And he took the elders of the city, and he took thorns of the wilderness and briers and with them taught the men of Succoth a lesson. – Judges 8.16
This little gem is from the book of Judges. The book of judges is the story of what happens when there is no godly leadership. It is the time between the death of Joshua and the first King of Israel, Saul. Israel would go through the same cycle every couple of years: Israel sins and worship false gods; the Lord gets angry; the Lord delivers them into the hands of an enemy; Israel cries; the Lord raises of a deliverer to rescue them…rinse and repeat.
Chapter 6-8 is about Gideon. I love Gideon because he’s a manly man. He wasn’t at first, of course. In fact, when God called him to go and defeat the enemy of the week, Midian, he complains that he’s the weakest man from the weakest house in the weakest tribe. The greatest of God’s men are humble (Mark 9.35). Gideon accepts God’s call and proceeds to tear down the city idols in the middle of the night and build an altar to God on top of the rubble. He quickly learns that God’s men have to be willing to do the right thing, even if it will piss others off. Finally, God tells Gideon to go an attack the Midianites. God doesn’t want Gideon to be tempted to boast in his size, power, or experience. So, after pruning down his army of 32,000 to 300, God deems him ready to defeat Midian. God’s men depend on God ‘s ways, not men’s strategy, to do what appears impossible.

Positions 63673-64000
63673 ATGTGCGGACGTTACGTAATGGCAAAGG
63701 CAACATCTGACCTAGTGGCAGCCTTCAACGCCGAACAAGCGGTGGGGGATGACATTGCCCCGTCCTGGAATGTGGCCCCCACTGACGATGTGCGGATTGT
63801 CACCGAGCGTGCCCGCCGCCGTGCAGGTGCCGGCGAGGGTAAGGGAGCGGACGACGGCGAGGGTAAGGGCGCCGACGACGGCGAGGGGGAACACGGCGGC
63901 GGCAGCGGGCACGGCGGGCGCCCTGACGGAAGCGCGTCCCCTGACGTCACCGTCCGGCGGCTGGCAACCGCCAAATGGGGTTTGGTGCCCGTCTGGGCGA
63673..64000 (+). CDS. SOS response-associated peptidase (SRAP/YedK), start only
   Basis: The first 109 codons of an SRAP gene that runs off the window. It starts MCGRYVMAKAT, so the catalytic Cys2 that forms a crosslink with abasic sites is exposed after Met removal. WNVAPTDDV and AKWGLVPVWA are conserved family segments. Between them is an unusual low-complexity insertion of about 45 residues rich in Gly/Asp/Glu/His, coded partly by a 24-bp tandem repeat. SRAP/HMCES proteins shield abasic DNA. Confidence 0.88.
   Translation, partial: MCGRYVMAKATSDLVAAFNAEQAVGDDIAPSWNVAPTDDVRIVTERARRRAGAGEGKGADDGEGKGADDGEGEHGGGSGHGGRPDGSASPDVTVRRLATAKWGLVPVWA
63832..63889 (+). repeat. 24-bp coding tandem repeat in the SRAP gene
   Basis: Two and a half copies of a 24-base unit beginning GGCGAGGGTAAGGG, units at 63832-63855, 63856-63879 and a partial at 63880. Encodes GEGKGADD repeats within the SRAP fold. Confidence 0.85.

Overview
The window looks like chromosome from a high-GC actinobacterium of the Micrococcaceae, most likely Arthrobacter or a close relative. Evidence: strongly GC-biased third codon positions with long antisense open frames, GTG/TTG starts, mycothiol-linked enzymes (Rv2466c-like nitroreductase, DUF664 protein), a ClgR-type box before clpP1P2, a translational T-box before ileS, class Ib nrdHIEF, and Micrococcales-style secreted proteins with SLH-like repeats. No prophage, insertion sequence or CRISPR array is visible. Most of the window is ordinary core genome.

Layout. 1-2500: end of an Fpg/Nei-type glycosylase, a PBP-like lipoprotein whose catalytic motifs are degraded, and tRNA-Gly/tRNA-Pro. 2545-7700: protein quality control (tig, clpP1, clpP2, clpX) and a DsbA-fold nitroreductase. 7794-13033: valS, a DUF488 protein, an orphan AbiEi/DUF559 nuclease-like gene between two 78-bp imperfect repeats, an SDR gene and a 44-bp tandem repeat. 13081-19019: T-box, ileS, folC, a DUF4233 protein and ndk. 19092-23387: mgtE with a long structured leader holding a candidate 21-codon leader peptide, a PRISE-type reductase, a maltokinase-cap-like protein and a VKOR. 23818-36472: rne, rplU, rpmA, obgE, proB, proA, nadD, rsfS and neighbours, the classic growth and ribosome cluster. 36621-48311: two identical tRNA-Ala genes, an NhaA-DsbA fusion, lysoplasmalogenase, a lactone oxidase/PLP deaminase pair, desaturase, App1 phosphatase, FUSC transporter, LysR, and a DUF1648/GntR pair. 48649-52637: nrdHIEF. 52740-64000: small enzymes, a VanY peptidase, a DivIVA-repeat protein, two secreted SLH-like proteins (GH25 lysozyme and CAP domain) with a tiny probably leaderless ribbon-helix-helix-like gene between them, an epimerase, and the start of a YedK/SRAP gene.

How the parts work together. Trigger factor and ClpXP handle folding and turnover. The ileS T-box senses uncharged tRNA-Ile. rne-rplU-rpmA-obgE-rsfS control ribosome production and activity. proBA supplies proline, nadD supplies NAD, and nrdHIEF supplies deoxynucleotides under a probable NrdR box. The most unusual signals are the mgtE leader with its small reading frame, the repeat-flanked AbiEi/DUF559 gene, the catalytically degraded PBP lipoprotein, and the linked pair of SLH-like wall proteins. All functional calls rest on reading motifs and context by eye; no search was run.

This OBSCURE VERSE comes AFTER the defeat when he is chasing after two Kings who got away. On his way he travels by the city of Succoth and asks them to feed his army as he pursues their common enemy. Unfortunately, their city is full of a bunch of girly wieners concerned about their own stuff and not manly warriors with a heart for the Kingdom of God. They mockingly refuse to support their battling brothers. In response, Gideon tells them, in no uncertain terms that, after he has whooped up on the enemy, he is coming back to open up a can on them.
He does, as promised, defeat the Kings. In fact, he kills the kings brutally for the brutality they showed the Israel. And, as promised, he does return to the city his brothers at Succoth–whom he just saved. And, as promised, he gathers some thorny brier bushes and, as promised, teaches “the men a lesson.” We see that, God’s men not only make good on their promises and fight God’s enemies, occasionally, they also need to man up and kick their sinful brother’s arse too...in love.